Hot housing market conditions have exacerbated the challenges of finding affordable rental properties for some consumers. According to a recent CoreLogic survey, 85% of consumers searching for a home said they prefer single-family homes. However, for-sale inventory remains in short supply as construction continues to lag. Not only is this keeping many would-be buyers on the hunt for single-family rentals, but it’s also contributing to the dwindling availability and increasing prices of these properties. As space and affordability remain top priorities for renters, we can expect to see a similar trend as the for-sale market — increased migration to less dense and lower cost areas.
“Single-family rent growth accelerated in June, bouncing back from last year’s weak growth,” said Molly Boesel, principal economist at CoreLogic. “The recovery was even more pronounced for detached rentals, which had rent growth more than double that of attached rentals. Ultimately, for would-be homebuyers who have been either priced out of the market or unable to find a home in today’s supply-constrained market, detached rentals are overwhelmingly preferred — and remain in high demand.”
To gain a detailed view of single-family rental prices, CoreLogic examines four tiers of rental prices. National single-family rent growth across the four tiers, and the year-over-year changes, were as follows:
- Lower-priced (75% or less than the regional median): 5.3%, up from 2.3% in June 2020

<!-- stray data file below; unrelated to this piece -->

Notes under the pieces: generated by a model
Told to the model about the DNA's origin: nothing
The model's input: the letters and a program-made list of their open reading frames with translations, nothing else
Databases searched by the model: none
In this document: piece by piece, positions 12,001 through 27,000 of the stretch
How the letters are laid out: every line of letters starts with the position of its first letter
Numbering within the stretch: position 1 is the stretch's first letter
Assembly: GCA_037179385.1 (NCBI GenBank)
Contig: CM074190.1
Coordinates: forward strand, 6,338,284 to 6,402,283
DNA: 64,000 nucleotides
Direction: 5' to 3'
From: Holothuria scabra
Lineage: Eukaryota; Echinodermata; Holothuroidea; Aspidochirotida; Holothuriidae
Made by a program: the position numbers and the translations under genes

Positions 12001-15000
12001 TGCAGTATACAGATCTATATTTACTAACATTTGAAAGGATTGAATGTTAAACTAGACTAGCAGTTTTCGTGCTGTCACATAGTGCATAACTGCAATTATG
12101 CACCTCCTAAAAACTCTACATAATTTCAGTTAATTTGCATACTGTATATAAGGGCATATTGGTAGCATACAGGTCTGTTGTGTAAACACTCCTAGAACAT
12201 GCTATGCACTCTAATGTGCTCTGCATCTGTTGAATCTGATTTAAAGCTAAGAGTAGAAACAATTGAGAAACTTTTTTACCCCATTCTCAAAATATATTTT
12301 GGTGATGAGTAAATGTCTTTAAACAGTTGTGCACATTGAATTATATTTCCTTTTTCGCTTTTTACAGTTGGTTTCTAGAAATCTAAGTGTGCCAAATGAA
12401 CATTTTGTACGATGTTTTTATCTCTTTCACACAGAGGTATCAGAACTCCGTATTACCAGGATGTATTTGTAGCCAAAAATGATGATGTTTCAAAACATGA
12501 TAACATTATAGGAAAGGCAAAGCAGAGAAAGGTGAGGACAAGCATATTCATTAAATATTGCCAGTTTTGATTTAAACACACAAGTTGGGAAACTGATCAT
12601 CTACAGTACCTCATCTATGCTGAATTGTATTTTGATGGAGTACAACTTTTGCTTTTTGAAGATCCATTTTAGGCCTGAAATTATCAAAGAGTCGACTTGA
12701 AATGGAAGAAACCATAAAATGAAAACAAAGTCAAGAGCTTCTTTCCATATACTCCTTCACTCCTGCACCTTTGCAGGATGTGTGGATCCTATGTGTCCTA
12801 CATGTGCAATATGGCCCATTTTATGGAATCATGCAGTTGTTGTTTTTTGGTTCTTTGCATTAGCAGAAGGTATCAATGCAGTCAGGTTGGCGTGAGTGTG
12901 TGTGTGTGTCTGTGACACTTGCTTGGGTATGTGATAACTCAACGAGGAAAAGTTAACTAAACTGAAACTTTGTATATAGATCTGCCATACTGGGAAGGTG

- Lower-middle priced (75% to 100% of the regional median): 6.4%, up from 1.5% in June 2020
- Higher-middle priced (100% to 125% of the regional median): 7.1%, up from 1.5% in June 2020
- Higher-priced (125% or more than the regional median): 9.6%, up from 1.2% in June 2020
Among the 20 metro areas shown in Table 1, Phoenix had the highest year-over-year increase in single-family rents in June 2021 at 16.5%. Some tourist destinations that were hard-hit by the pandemic are also showing strong signs of recovery, with Las Vegas logging the second-highest rent price growth with a gain of 12.9%. And while Boston has experienced the largest decrease in 20 metros’ rent prices for 11 consecutive months now (with an annual decline of 2.7% in June) the area’s rate of decline is slowing compared to previous months.
The single-family rental market accounts for half of the rental housing stock, yet unlike the multifamily market, which has many different sources of rent data, there are minimal quality adjusted single-family rent transaction data. The CoreLogic Single-Family Rent Index (SFRI) serves to fill that void by applying a repeat pairing methodology to single-family rental listing data in the Multiple Listing Service. CoreLogic constructed the SFRI for over 80 metropolitan areas — including 45 metros with four value tiers — and a national composite index.
The CoreLogic Single-Family Rent Index analyzes data across four price tiers: Lower-priced, which represent rentals with prices 75% or below the regional median; lower-middle, 75% to 100% of the regional median; higher-middle, 100%-125% of the regional median; and higher-priced, 125% or more above the regional median.
Median rent price data is produced monthly by CoreLogic RentalTrends. RentalTrends is built on a database of more than 11 million rental properties (over 75% of all U.S. individual owned rental properties) and covers all 50 states and 17,500 ZIP codes.
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